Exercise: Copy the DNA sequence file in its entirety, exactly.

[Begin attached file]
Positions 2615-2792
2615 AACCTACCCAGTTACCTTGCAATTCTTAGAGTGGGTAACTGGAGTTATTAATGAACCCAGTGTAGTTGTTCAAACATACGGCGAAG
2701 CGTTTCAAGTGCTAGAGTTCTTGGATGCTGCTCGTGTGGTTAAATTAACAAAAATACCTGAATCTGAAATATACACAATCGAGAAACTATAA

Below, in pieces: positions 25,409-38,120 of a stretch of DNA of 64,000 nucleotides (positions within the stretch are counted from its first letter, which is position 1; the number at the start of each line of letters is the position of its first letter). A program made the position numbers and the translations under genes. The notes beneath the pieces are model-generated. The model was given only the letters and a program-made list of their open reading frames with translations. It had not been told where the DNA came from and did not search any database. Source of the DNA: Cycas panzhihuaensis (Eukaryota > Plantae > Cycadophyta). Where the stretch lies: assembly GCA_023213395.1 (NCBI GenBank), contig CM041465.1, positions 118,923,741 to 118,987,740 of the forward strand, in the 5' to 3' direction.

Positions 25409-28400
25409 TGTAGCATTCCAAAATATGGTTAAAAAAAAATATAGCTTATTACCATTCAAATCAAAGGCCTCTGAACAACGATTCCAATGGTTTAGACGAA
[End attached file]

Positions 2615-2792
2615 AACCTACCCAGTTACCTTGCAATTCTTAGAGTGGGTAACTGGAGTTATTAATGAACCCAGTGTAGTTGTTCAAACATACGGCGAAG
2701 CGTTTCAAGTGCTAGAGTTCTTGGATGCTGCTCGTGTGGTTAAATTAACAAAAATACCTGAATCTGAAATATACACAATCGAGAAACTATAA

Below, in pieces: positions 25,409-38,120 of a stretch of DNA of 64,000 nucleotides (positions within the stretch are counted from its first letter, which is position 1; the number at the start of each line of letters is the position of its first letter). A program made the position numbers and the translations under genes. The notes beneath the pieces are model-generated. The model was given only the letters and a program-made list of their open reading frames with translations. It had not been told where the DNA came from and did not search any database. Source of the DNA: Cycas panzhihuaensis (Eukaryota > Plantae > Cycadophyta). Where the stretch lies: assembly GCA_023213395.1 (NCBI GenBank), contig CM041465.1, positions 118,923,741 to 118,987,740 of the forward strand, in the 5' to 3' direction.

Positions 25409-28400
25409 TGTAGCATTCCAAAATATGGTTAAAAAAAAATATAGCTTATTACCATTCAAATCAAAGGCCTCTGAACAACGATTCCAATGGTTTAGACGAA